An independent political group formed with the help of Republican strategist Karl Rove is beginning an aerial bombardment against Pennsylvania Senate candidate Joe Sestak today, ripping him for the Democrats’ health-care overhaul plan.
Crossroads Grassroots Policies Strategies (GPS) is spending at least $531,005 to run a 30-second “issue” ad on
The ad criticizes Sestak’s support, as a member of the U.S. House for “Obama’s big-government health care scheme.” It repeats criticisms that the program will increase costs for families and reduce Medicare payments to finance the expansion of health-care insurance. Sestak and President Obama appear, via the magic of Photoshop, together at a dinner table with opulent place settings and glasses of red wine. “Higher taxes and premiums, fewer jobs, Medicare cuts. The Sestak-Obama plan costs us too much,” the ad concludes.
A close-up shot of a plate suggests, not too subtly, that fat-cat liberals like Sestak are gorging themselves in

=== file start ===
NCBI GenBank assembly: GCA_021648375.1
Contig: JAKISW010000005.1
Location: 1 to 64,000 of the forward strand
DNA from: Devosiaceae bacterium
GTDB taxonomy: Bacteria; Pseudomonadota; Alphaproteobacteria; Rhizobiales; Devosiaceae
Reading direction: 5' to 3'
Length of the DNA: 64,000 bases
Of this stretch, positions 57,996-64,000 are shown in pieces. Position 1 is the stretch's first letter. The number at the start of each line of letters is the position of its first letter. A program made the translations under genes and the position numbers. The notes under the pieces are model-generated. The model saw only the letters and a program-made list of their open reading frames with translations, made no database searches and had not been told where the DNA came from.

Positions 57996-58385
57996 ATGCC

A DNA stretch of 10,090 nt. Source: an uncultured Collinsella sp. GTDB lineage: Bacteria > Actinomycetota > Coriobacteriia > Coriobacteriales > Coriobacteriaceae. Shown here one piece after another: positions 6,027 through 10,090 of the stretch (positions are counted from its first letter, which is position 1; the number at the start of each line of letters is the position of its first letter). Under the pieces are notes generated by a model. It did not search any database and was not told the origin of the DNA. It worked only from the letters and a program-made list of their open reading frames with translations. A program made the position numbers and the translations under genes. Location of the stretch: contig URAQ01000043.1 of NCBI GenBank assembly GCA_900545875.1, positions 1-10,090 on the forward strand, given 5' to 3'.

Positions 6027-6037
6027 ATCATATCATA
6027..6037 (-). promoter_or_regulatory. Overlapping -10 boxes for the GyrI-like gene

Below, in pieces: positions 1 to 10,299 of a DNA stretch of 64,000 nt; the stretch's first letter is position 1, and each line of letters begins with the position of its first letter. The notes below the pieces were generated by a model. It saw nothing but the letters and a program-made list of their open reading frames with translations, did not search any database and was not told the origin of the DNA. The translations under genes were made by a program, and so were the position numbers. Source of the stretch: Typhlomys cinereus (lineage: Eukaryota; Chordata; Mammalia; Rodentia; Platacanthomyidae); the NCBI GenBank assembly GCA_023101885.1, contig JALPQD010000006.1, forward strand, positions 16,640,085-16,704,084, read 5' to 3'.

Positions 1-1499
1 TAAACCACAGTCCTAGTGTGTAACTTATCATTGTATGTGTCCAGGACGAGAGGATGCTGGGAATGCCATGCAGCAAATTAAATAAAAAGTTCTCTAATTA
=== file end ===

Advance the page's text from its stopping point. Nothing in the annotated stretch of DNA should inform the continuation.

(Have to blow the fact-check whistle here, folks. Anyone who has followed Sestak on the campaign trail knows he never eats. Ever.)
Crossroads GPS is a 501 (c)(4) group under Internal Revenue Service regulations, and thus does not have to reveal its donors to the public. It also can accept unlimited contributions.
Pittsburgh Post-Gazette’s Daniel Malloy neatly breaks down a couple of distortions in the ad’s claims about the costs of the health-care plan, particularly the contention that it will cause 850,000 Pennsylvania seniors to "lose their Medicare plan." That's a reference to the 850,000 state seniors who have privately administered Medicare Advantage plans. Because the new law cuts payments for these plans, there is a concern that many seniors will have to go to standard Medicare. But they're not going to lose their health coverage altogether, as the ad implies.